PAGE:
Thursday, May 17, 2007

Western Kansas

May 7, 2007

When I got up and ready to move I found that the road was flooded just a little way beyond the campground. I watched a truck taller then mine wade through, and decided against trying it. There had been some good birds reported on the north side so I went around that way, hoping I might find a way into the tour loop. I tried the most likely road shown on the GPS, and it had a tree down across it. Tried another one, and didn't get in there either but found a Prairie Dog town, with a Burrowing Owl and a Black-bellied Plover. What made it really interesting, and now a photo missed regret, was the ducks swimming between the flooded burrows. Everybody was sitting on the high spots around the entrances, looking wet and bedraggled. And as I was backing out of a different road, I saw some kind of shorebird in the rear-view, stopped and opened the door to use the binocs, and finally got my Upland Sandpiper, and a nice close view to boot. There was another road with a parking area for a Nature Conservancy site, where something I didn't find was reported, maybe Mountain Plover, it was one of those bare dirt spots, and down past that there was a tree windbreak that had some good passerines. I never did get to the central part of the Bottoms, but found three new species anyhow.

I made an exploratory stop at Cedar Bluffs Reservoir since the description in the Birdfinder sounded enticing. It was a place worth spending a day and camping sometime. The best parts seemed to be on the western end, good Cottonwood bottoms, and a fair variety of habitat and little campgrounds that it looked like only hunters would use. My favorites when there's no hunting. What struck me about it was the transitional nature of the ecology. It's almost exactly the 100th meridian, John Wesley Powell's divider of the arid lands from the moister east, and it was the kind of place where there were both Baltimore and Bullock's Orioles, and probably other overlapping species of sparrows, towhees and such. The country definitely got dryer to the west.

I finally admitted defeat and headed further west. I had often wanted to see the Monument Rocks, and was finally close enough to give it a try. One neat thing that happened on a fairly boring drive punctuated repeatedly by Horned Larks in the road, was a road bird, not a HOLA, that I got a really clear look at the tail pattern as it flew up. A McCown's Longspur, and the first of its kind that I made the ID on just using the tail pattern, tho I had tried that quite a few times. There was a state park near the Rocks that looked like it could be very good, Scott State Park, and I have it noted for a nature trail. There was a fair amount of water in a dry area, so it would most likely be a magnet during migration, but I didn't go in. I got back into the Monument Rocks, north of the park, and it was much more interesting than I'd been expecting. The only pictures I'd seen were of the focal rock formations, so I was unprepared for a whole landscape of bluffs and canyons that seemed more like Utah than Kansas. Driving in from the south I also went past a ranch site, not lived in it appeared, but with a beautiful stone house and big stone barn, lots of water and trees, lots of cattle, it must have been a primo operation and neat place to live (except for winter), not to mention place to bird if one could figure out how to get permission. So I got to the rock formations, they were twenty to thirty feet stone towers maybe fifteen or so individual units, set in a bone dry clay pan. I was hoping to find a Rock Wren, and finally spotted a bird atop one of the towers. Checked it out, color was wrong, bill was wrong etc, and I finally figured out that it was something else. I'm not totally stubborn. Looked it over well, and when I got back in the truck with a reference it was clearly a Canyon Towhee. I went to check it off on the field list and it wasn't there, but it was on the more extensive list. Later I sent an email to Pete Janzen, asking if that meant it was a big deal, and a few days later was informed that it was the first state record outside Morton County, home of the mother-lode of western birds in Kansas.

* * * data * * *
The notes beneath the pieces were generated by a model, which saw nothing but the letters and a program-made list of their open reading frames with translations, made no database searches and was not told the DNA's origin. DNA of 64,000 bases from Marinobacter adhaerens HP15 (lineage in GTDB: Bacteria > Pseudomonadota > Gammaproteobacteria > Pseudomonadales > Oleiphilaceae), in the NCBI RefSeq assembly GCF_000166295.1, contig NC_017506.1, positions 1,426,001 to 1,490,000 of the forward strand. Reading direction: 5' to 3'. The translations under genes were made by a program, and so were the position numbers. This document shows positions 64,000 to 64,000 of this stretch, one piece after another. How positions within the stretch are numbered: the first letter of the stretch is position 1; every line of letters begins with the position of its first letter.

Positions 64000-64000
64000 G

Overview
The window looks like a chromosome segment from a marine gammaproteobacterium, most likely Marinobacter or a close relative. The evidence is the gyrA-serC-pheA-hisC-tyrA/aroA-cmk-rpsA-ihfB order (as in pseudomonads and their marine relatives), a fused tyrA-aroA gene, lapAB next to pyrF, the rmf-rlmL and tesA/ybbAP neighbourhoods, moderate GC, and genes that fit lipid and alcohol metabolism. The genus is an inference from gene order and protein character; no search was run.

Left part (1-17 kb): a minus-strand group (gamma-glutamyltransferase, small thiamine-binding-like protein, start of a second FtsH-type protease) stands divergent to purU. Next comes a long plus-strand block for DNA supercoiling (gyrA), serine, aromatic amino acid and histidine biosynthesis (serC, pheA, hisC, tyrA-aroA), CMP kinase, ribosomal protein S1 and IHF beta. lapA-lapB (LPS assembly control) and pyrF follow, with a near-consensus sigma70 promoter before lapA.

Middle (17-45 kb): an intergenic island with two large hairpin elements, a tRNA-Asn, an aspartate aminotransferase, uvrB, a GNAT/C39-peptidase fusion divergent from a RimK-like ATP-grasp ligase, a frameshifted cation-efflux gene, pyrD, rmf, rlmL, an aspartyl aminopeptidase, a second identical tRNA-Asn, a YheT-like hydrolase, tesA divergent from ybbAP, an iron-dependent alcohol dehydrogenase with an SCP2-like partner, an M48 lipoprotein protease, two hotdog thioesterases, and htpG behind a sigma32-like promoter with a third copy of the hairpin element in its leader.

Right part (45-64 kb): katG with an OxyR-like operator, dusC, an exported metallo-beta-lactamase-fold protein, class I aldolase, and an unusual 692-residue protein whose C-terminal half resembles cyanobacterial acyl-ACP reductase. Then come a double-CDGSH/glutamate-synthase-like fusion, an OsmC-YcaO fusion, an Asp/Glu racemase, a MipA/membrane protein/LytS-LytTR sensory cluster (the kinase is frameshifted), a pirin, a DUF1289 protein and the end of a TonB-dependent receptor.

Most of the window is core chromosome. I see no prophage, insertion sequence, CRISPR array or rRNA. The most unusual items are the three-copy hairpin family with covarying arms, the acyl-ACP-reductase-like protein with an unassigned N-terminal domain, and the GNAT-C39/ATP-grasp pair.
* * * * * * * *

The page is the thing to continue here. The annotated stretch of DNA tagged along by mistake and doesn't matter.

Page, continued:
I looked around in Garden City, where I should have looked up Terry Manell, but didn't, feeling time pressed. Thirty miles west was Lakin, where I checked out a couple of places that I'd noted on the GPS mapping. South of there I found a nice little county park built around some sand pits, inexpensive and clean, so I camped there with enough time before sunset to catch up on records in the computer, work through an email pileup, write in my journal, and backup data.


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